A Political Book Haul

Book Haul

The Rise of Islamic State – Patrick Cockburn

Waiting for a train at London’s Waterloo station, I found myself inside Foyle’s, drawn instinctively as any bibliophile awaiting a train generally is found to be. Patrick Cockburn, quoted by the likes of Chomsky et al, seems unfaltering in his ability to make me rethink my position on dauntingly serious subjects, and so to see a book about ISIS written by him was irresistible. 

The following were bought from the beautiful Daunt Books, in Marylebone.

No One Left To Lie To – Christopher Hitchens

I’ve been writing a post about Hitchens for a while now, I finished his Letters to a Young Contrarian several weeks ago but haven’t found all the words in the right order to do him and the book justice. He was cutting in his life and in what he published, ruthless and sometimes wrong, but always superb in his writing, and his style in general, and so with Hilary Clinton now preparing her candidacy for the Presidential bid, it seems only right to read this. I’ve seen from many essayists that the dark, manipulative side to the Clintons is something to be feared, especially when in power, and so this may well turn out to be a book I shout about over the next year.

The Atheist’s Mass – Honore de Balzac

Balzac is a name to me, I am ashamed to say, and nothing else. Though with only a name, there is mystery and so I chose this tiny volume for that very reason. The title offers a sort of irony that I enjoy. I make no secret of the fact that a passion of mine is the philosophical, the scientific and the literary interplay between faith and atheism, and in the form of these new pocket size Penguin Classics, it felt only right to delve a little deeper and further away from what is familiar.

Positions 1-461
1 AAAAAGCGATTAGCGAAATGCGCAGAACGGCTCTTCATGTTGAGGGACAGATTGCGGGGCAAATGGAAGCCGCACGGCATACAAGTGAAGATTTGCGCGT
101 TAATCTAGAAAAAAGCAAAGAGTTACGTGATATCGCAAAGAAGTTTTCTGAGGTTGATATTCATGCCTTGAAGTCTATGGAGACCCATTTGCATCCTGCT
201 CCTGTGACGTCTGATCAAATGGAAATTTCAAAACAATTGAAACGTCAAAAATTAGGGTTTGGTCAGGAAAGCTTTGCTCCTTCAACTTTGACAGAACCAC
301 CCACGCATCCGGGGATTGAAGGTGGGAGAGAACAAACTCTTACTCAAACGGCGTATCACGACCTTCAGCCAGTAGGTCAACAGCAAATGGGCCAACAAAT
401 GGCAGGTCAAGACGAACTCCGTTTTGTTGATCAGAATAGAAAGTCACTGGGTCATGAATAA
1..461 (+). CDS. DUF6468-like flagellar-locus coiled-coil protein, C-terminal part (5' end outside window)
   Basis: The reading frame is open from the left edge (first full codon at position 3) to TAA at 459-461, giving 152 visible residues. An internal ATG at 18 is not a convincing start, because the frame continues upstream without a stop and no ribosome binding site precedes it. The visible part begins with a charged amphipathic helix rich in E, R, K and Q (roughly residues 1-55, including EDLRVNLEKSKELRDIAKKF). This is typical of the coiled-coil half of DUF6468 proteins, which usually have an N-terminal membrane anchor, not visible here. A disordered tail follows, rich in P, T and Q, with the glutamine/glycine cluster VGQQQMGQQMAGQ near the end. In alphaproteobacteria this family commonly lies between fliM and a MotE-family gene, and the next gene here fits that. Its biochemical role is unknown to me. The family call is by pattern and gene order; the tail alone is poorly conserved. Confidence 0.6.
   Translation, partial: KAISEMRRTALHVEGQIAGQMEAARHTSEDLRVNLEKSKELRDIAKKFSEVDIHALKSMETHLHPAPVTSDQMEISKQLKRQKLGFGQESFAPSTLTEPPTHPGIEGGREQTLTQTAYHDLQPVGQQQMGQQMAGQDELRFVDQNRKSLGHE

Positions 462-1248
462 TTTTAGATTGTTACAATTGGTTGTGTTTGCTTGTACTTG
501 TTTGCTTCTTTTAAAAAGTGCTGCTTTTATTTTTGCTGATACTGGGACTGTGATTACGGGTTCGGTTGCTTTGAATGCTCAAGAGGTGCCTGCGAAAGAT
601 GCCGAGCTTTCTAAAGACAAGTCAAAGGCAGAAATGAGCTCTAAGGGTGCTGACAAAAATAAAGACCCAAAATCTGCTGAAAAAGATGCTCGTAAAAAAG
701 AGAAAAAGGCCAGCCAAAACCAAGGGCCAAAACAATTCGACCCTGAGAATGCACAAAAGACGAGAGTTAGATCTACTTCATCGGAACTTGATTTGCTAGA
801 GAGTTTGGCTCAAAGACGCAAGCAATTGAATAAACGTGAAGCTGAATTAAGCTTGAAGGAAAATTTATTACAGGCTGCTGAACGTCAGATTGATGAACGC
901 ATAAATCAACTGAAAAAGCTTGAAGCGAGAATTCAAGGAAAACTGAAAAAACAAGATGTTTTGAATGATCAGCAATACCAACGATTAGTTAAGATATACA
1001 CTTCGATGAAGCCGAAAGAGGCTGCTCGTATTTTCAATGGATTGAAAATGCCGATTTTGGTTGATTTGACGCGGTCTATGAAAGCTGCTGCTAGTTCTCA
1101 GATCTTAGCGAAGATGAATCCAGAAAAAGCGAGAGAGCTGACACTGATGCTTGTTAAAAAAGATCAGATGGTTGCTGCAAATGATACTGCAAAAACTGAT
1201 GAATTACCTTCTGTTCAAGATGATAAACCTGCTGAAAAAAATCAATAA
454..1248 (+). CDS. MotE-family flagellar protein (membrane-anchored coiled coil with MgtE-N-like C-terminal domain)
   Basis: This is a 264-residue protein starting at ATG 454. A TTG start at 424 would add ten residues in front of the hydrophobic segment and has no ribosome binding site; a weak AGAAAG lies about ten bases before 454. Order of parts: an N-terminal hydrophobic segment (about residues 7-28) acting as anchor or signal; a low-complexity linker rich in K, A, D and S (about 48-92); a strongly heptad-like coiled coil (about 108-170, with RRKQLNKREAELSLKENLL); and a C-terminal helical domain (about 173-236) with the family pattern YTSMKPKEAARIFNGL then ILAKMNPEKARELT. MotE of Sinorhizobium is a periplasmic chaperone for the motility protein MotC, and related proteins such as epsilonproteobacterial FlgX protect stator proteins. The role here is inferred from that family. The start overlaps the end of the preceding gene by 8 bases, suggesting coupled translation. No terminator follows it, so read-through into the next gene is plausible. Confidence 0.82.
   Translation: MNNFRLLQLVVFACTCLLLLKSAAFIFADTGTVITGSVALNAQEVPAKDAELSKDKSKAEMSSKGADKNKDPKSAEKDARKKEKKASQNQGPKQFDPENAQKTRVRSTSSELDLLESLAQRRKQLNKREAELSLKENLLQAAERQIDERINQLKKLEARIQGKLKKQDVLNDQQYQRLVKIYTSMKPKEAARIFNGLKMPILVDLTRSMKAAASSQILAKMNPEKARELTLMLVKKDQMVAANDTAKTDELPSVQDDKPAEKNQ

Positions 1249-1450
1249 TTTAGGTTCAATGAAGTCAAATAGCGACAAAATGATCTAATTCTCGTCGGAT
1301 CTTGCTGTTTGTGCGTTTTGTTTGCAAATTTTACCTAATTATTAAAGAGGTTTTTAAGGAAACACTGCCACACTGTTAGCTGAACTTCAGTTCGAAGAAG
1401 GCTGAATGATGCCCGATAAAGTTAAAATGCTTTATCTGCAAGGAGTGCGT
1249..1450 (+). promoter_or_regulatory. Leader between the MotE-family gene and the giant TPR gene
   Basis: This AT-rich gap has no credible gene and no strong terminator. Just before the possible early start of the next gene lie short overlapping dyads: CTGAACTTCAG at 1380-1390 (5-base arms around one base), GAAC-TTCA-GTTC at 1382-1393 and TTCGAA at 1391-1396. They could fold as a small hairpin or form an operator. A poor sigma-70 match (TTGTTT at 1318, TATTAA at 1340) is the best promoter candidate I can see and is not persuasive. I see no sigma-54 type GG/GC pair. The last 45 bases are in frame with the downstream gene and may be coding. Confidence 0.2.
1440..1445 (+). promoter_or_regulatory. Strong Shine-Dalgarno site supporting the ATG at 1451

Vonnegut for Valentine’s

Book Haul, Books

Sickening, this Valentine’s Day fuss, eh? Not only are there ‘happy couples’ posting all those goddamn gifts and bouquets of flowers and candle lit dinners all over social media, but then you’re also confronted with your own internalised horror. If you’re single and wish you weren’t, today might make you feel lonely and worry that it’s forever. If you’re happily single, then you’re probably looking down on all of this with hearty derision, knowing full well that you’re above all that commercialised crap. If you’re a couple, then, well, you’re pissing everyone off. Stop looking so damn happy.

So this morning, strong in the desire to just have a nice day rather than pay honks of cash for a meal in a loud, busy restaurant, full of people competing for the cheesiest moment to propose, my partner and I woke each other up with really good books. Here was her bookish gift to me.

Vonnegut’s part-memoir, part-essay collection, A Man Without A Country, is really one of my favourite non-fiction books but I’ve never read any of his novels. Time to rectify that.


A Small Haul – George Orwell and Philip K Dick

Book Haul, Books

George OrwellPhilip K Dick

Since writing my dissertation on Orwell’s Nineteen Eighty-Four, I’ve known I owed it to myself to read everything I could of his. A criticism made of Nineteen Eighty-Four was for his journalistic prose – I can’t help thinking the reviewer totally missed the point in the first place.

Philip K Dick has been an author I never considered reading until I happened to find some audio books of his short stories online. It appears I had been missing out. So, continuing my love for all the fatalist, dystopian sort of fiction that often pleases some of the more philosophical thoughts that keep me up at night, I decided on this, The Man in the High Castle.